Shares of Nike (NKE - Free Report) have fallen nearly 4% over the last three months after the sportswear powerhouse warned Wall Street of slowing growth last quarter. With Nike set to report its fourth quarter fiscal 2019 financial results on Thursday, June 27, let’s see what investors should expect from the company’s top and bottom lines, as well as its key region: China and North America.
Nike is coming off a better-than-projected Q3. However, executives said they expect a low-single-digit revenue gain in Q4, due to currency headwinds, which are projected to reduce growth by 6%. NKE stock is down over 10% since the firm reported its Q3 fiscal 2019 financial results on March 21. Meanwhile, the apparel market is down 7.6% as investors fear the U.S.-China trade war will negatively impact growth going forward.
In fact, in late May, Nike, Foot Locker (FL - Free Report) , Adidas AG (ADDYY - Free Report) , and a total of 173 companies in the general footwear industry wrote an open letter to President Donald Trump, urging him to reconsider his tariffs on shoes made in China. “The proposed additional tariff of 25 percent on footwear would be catastrophic for our consumers, our companies, and the American economy as a whole,” the Footwear Distributors and Retailers of America wrote.
With that said, Nike has returned to growth in its key North American market over the last year, after a downturn. This comes even as it faces more competition from the likes of Lululemon (LULU - Free Report) , Adidas, Puma, Gap-(GPS - Free Report) owned athleisure brands, and other smaller players. Nike, like other retailers, has focused its future on direct-to-consumer and digital-first growth through its own apps, website, as well as expansion across social platforms such as Instagram (FB - Free Report) —which has beefed up its shopping capabilities.
CFO Andy Campion has said he expects Nike’s digital division will make up 30% of the company’s total business by 2023, compared to roughly 15% in the second quarter of 2019. It is far too easy to say that Amazon (AMZN - Free Report) caused this change, but shopping habits have made the likes of Macy’s (M - Free Report) , Nordstrom (JWN - Free Report) , and Dick’s Sporting Goods (DKS - Free Report) less relevant.
Before we dive into what to expect from the firm’s Q4 fiscal 2019 metrics, investors will notice that NKE stock has easily outpaced the Apparel Market’s average over the past five years. This gap has shrunk in the last year and Nike is up 12% in 2019, compared its industry’s 19% climb. Nike shares hovered down 1.10% at $83.37 through late-afternoon trading Wednesday, which represented a roughly 7% downturn compared to its 52-week intraday high of $90.0 a share.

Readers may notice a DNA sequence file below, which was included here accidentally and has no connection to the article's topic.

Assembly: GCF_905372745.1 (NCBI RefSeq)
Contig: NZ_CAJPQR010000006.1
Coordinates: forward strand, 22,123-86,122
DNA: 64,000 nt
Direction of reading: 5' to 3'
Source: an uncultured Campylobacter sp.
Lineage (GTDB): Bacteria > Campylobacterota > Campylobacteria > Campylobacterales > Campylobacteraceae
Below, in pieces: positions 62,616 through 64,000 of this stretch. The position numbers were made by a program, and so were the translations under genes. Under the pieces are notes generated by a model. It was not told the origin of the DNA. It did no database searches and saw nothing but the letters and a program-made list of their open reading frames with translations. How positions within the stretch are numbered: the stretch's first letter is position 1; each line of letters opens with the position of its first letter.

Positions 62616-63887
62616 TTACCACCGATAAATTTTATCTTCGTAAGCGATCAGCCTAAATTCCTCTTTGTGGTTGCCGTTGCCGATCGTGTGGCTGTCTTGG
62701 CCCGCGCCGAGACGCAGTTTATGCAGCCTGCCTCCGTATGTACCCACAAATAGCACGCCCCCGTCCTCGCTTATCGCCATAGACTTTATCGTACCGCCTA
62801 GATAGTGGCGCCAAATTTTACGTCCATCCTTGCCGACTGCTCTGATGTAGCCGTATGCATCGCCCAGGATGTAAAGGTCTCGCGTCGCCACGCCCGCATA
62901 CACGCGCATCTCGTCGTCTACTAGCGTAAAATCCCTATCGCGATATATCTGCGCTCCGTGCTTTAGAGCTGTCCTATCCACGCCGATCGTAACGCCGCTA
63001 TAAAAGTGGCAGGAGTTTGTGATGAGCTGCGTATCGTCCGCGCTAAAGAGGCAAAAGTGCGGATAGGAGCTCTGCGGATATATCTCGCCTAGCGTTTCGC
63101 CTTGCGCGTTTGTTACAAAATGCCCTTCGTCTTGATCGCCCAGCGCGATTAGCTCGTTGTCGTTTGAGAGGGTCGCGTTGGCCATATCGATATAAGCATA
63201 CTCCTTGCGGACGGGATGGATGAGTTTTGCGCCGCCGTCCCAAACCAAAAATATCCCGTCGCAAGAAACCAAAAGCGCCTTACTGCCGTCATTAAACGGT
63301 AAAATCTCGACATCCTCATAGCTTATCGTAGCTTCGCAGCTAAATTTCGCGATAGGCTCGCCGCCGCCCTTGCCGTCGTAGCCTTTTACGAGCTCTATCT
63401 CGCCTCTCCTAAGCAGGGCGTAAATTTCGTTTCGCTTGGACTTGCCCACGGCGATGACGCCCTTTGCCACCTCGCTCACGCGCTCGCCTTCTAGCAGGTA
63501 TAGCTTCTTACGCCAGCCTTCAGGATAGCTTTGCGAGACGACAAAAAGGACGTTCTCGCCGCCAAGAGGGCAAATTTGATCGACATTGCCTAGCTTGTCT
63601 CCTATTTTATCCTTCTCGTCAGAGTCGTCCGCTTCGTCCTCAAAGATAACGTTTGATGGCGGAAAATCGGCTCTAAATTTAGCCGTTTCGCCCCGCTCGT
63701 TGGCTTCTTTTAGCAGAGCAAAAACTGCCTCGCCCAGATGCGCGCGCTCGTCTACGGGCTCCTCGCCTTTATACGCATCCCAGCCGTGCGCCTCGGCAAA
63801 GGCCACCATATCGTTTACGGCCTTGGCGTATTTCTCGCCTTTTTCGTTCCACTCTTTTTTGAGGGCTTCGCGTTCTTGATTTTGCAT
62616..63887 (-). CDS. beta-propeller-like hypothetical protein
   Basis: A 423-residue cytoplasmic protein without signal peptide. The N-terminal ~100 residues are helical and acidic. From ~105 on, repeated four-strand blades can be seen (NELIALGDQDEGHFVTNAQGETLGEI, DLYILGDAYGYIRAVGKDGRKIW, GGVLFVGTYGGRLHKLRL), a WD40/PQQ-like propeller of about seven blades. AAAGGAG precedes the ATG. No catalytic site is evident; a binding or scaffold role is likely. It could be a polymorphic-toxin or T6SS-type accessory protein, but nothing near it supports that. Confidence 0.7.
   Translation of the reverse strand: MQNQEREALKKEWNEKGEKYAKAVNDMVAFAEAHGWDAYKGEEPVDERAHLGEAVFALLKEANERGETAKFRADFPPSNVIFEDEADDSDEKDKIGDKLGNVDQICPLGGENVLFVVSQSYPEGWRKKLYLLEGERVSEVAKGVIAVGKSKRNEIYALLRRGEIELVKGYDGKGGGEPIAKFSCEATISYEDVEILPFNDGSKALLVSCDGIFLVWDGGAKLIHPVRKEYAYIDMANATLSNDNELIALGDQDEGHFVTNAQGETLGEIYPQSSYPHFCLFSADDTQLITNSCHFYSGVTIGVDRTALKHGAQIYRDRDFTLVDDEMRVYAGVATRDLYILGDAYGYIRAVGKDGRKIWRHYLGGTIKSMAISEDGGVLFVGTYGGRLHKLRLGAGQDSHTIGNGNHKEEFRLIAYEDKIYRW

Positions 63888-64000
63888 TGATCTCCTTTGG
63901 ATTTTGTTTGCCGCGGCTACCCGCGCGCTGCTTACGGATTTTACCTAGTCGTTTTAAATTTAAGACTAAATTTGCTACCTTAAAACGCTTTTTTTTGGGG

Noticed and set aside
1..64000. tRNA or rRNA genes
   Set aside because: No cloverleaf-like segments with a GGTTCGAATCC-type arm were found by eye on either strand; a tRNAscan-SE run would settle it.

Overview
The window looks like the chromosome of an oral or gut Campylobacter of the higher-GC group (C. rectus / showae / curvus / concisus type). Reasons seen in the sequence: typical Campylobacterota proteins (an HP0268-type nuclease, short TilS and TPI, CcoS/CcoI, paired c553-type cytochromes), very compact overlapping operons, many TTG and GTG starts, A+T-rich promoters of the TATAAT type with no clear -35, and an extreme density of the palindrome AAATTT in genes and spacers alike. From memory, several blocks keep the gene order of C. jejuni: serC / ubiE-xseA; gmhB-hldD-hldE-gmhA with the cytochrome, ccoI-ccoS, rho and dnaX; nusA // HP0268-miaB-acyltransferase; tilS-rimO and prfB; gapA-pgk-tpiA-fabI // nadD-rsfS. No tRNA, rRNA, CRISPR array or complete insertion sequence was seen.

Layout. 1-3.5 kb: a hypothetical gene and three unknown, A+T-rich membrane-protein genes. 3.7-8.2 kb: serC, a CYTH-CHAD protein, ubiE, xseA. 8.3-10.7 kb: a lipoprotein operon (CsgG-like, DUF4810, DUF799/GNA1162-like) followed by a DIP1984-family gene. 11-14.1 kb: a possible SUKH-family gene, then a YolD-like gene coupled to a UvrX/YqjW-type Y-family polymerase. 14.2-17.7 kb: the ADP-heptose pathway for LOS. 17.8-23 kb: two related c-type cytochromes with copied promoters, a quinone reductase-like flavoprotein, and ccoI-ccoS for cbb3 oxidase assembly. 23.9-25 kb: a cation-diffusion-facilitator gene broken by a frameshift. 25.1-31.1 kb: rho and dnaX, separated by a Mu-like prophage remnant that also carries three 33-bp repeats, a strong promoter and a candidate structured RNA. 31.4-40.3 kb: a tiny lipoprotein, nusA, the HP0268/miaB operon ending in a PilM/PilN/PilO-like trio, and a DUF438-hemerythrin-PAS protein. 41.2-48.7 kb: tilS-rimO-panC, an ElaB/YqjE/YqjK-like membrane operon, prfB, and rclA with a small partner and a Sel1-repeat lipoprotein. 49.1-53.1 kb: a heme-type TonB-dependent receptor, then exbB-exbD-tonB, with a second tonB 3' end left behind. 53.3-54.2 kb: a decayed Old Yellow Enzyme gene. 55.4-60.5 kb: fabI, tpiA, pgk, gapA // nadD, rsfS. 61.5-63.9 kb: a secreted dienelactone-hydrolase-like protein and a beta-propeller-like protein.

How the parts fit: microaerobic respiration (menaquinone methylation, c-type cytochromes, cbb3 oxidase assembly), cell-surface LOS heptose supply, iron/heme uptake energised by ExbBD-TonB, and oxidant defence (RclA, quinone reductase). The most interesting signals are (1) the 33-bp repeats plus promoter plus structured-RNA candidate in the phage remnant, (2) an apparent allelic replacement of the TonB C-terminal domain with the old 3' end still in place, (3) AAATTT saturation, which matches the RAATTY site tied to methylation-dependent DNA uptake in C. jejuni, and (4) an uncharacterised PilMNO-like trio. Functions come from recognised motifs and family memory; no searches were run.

Looking ahead, our Zacks Consensus Estimate calls for the company’s quarterly revenue to pop 3.8% to $10.16 billion. Last quarter, Nike’s quarterly revenue climbed roughly 7% to $9.611 billion to surpass our Zacks Consensus Estimate. This, however, marked a slowdown from Q2’s 10% revenue growth.
At the bottom end of the income statement, Nike’s adjusted Q4 earnings are expected to slip 2.9% to $0.67 per share. NKE’s third-quarter earnings came in flat from the prior-year period. This also topped our estimate, which Nike pretty much always does. The firm boasts a 9.8% average earnings surprise over the trailing four quarters.
Moving on, Nike’s North American revenues are projected to jump nearly 7% from $3.875 billion in the year-ago period to $4.139 billion, based on our NFM estimates. This would match last quarter’s 7% expansion in the region that accounted for around 40% of total Q3 sales.
China, with its growing middle class and massive fashion hubs, has long been an area of intense focus for Nike. In fact, last quarter marked the firm’s 19th consecutive quarter of double-digit revenue growth in the world’s second-largest economy. Sales in China surged 19% to hit $1.588 billion, which came in well above our $1.54 billion estimate. However, Nike’s performance in Greater China fell short of Q2’s 26% expansion.
With this in mind, Nike’s Q4 sales in the region are projected to climb just 6% from $1.468 billion in Q4 2018 to $1.558 billion—Nike’s sales in China soared 35% in the fourth quarter of 2018.
Clearly, Nike is projected to see a slowdown, which management warned was due in part to currency headwinds. This means that Wall Street might pay even closer attention to the firm’s Nike Direct progress and any trade war updates.
Nike is scheduled to release its Q4 fiscal 2019 financial results after the closing bell on Thursday, June 27. Make sure to head back to Zacks for a complete breakdown of the sportswear giant’s actual quarterly metrics.
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